Dear Friend

Posted 24 January, 2017 by April @ The Steadfast Reader in musings

Edit: I wrote this in the darkness, hit publish, and went to bed. When I woke up three hours later I regretted hitting the publish button – thinking this would be too alarming for friends and family, or that it would come across as attention-seeking, overly dramatic, or just plain ridiculous. Apparently though, those who did have the chance to view this in those three hours didn’t feel that way. I’ve gotten a number of emails that this meant something to some people. If I can shine a light in the dark to anyone, then I need to do that. I owe that to others who face similar demons and might possibly benefit from this.

–April

Dear Friend,

Perhaps you’ve never known anyone who has suffered from mental illness before. Perhaps you were never close with them. We have become close in recent years. All the same, I’m not sure you understand who I am at my worst.

At my worst, I am sad. But I am also more than sad: I am hopeless. This might seem like semantics — meaningless words, I promise you to me, it is more than that. When I say I am hopeless what I mean is that I live every day of my life with a low grade desire to die. Am I suicidal every day of my life? No. Not really. I don’t have a plan. I have no desire to readily accomplish hurting myself. Would I be upset if a truck hit me or lightning struck me? No. This is not a normal sentiment, yet it is what I live with. All day, every day. I’m not living the dream.

At my worst I tear up in my office. By the time I reach the point of tears, especially tears I show you friend, it’s too late. At my worst I tell you how lonely I am, but it feels like whining. Most days I smile and do my job as effectively as I can. I go to court, flatter opposing counsel, charm court staff, return to my office – close the door and cry a little.

These feelings verbalized, terrify most people. I don’t verbalize them very often – even to myself. I understand that they may terrify you as well. Stick with me, please.

I don’t have cancer, I don’t have diabetes. I wish I did. These diseases are understood, accepted, embraced by doctors – by citizens. No one tells a cancer patient to suck it up, get out of bed, and go to work. No one tells the diabetic they should be ashamed for taking insulin.

I’m okay. I’ll continue to be okay. But it’s a struggle for me. It’s the same struggle that millions of others live with every day. I know I’m not alone. And neither are you.

April @ The Steadfast Reader

7 Comments/ : ,

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  • ((hugs)). I am familiar with this struggle, though it’s different for everyone. Thank you for shining a light on a struggle so many of us face but so few talk about openly. This post is important.

  • No, you have to keep a post like this up. It makes it so people like me don’t feel so alone. You are out there kicking butt in the world and some days that gives me the hope I need to get out of bed.Trust me, I feel your pain. It is so hard to verbalise, but you’ve done a great job here. I think it is so important for people like us, who battle with depression, to stand up and let the world know what depression looks like. We can help each other and we’re helping someone out there who we don’t even know.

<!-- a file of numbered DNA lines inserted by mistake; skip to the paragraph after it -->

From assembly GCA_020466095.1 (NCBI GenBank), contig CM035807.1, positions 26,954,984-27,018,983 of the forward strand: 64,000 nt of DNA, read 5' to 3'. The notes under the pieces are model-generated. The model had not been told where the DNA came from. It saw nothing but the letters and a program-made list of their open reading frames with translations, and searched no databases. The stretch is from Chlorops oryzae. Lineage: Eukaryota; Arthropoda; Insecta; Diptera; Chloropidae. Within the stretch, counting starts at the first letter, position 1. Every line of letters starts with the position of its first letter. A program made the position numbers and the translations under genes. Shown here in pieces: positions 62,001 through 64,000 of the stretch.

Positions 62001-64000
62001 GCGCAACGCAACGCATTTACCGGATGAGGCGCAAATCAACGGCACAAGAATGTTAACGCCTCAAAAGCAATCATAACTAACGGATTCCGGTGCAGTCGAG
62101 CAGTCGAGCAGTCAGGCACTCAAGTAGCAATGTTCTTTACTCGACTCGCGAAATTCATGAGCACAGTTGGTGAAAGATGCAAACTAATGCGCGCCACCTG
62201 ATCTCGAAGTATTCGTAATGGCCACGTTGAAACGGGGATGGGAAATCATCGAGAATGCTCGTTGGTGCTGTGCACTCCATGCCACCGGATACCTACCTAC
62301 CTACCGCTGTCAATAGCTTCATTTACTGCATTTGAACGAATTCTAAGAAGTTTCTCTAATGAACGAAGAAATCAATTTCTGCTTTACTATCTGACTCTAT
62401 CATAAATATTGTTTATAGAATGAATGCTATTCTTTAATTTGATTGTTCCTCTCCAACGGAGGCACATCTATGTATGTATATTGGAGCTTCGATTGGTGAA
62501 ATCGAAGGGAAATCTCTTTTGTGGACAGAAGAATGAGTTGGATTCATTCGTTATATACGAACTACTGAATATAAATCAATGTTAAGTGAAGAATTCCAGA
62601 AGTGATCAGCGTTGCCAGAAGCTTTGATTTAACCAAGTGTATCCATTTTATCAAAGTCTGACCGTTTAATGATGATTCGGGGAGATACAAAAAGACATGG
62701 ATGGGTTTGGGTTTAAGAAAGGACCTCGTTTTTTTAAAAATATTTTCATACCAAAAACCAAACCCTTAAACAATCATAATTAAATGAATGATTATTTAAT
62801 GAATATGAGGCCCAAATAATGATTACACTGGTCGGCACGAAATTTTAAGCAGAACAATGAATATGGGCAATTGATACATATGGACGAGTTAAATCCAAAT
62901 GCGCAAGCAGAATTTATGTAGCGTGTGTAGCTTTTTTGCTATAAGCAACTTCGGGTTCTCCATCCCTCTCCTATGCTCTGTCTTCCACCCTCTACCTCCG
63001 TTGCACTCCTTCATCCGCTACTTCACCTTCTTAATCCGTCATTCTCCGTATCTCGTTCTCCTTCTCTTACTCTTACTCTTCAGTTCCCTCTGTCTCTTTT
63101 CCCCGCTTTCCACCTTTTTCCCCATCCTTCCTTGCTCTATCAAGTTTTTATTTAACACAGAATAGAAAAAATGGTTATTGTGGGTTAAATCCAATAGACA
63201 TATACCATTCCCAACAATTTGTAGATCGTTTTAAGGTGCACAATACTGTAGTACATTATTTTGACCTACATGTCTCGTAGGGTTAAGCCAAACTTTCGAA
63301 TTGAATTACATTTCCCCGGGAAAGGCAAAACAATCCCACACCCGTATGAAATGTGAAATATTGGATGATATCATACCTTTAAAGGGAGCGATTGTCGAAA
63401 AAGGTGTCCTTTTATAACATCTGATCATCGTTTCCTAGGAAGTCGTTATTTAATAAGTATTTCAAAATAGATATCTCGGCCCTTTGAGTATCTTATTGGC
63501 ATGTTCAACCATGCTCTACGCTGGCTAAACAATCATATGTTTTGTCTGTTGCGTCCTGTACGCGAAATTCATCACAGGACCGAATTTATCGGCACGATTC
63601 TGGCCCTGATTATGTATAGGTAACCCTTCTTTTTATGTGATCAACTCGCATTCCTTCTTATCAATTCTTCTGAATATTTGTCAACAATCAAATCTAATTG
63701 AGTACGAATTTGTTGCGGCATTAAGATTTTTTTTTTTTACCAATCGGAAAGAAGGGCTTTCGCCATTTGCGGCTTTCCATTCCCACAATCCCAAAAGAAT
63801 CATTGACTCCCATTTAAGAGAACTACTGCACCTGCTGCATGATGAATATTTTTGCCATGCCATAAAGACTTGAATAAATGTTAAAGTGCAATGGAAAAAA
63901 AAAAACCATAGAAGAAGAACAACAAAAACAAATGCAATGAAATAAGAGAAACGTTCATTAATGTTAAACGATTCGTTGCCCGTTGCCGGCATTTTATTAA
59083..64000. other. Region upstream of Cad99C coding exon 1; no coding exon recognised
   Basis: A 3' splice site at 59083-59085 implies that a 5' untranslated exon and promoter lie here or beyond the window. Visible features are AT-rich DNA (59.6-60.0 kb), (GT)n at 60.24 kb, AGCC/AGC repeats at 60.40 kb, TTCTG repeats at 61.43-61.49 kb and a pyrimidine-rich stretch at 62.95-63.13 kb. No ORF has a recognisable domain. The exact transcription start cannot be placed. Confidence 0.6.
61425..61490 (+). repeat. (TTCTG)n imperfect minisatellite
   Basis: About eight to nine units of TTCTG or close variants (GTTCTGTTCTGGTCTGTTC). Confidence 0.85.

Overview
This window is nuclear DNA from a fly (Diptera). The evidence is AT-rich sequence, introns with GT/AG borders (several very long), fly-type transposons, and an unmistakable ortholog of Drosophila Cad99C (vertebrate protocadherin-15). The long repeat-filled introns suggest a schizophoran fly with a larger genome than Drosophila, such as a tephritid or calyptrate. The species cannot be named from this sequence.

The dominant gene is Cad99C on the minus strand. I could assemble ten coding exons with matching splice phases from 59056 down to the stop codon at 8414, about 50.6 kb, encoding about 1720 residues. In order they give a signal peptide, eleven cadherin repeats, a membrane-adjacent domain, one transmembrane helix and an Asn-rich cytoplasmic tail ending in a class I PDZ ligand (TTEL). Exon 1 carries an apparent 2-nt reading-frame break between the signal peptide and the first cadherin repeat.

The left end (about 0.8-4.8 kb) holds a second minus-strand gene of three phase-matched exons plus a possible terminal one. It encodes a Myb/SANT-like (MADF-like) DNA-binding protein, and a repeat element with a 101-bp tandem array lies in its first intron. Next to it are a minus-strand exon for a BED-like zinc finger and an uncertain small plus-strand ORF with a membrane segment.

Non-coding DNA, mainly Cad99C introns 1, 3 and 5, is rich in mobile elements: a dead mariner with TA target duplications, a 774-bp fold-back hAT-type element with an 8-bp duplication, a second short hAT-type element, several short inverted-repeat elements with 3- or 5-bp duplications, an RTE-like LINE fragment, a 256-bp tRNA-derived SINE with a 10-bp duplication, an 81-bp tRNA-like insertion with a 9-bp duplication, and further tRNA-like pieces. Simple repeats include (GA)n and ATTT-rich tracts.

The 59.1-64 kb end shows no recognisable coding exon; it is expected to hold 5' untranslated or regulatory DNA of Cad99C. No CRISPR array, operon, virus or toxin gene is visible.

• Kelly Massry

    I wish I could brighten your outlook a little. What would help?

  • LyndaT

    I wish I didn’t know what you’re talking about, but I do, all too well. I haven’t (quite) made it as far as suicidal ideation before (yet), but years after my first bitter taste of anxiety and depression, I have a better understanding of why people have those feelings.
    What it all comes down to is, I’m sorry that you’re feeling this way, and I wish there was something I could do to help.

  • So glad you left this post up because many others will benefit from your sharing. I did and will continue to think about you when I’m at my lowest. No desire yet to die, but some days are really dark. I suffer from chronic pain and have been in such pain the last year I can’t sit at my office desk in my ergonomic chair. Instead I work from my recliner and occasionally, the bed is my favorite place to be. Those are the only two places I’m pain-free. People don’t understand chronic pain either because on the outside you look fine. I understand your struggle.

    From the use of the words “opposing counsel,” I assume you’re an attorney. I worked in a law firm for almost 38 years, and I know the stress that lies therein. That doesn’t help your emotions much either. I don’t have the ability to give you advice, but I can certainly power up and send as much positive energy as I can spare.

  • I’m sorry that you’re going through this, but I agree with everyone who things you’re doing a great thing for others by sharing how you feel. Thank you. I’ve interacted with someone who I believe is depressed, although perhaps not feeling quite as hopeless as you are. In that case, I don’t feel there is much I can do to change how they feel. However, like Kelly, I’d love to help and if there’s anything I can do, please don’t hesitate to ask.

  • Leonie Clarkinaus

    You should always hit the publish button
    Nothing you say is useless or worthless
    You are so much more than the blog
    And dont forget it xxx
    Thinking of you
    Leonie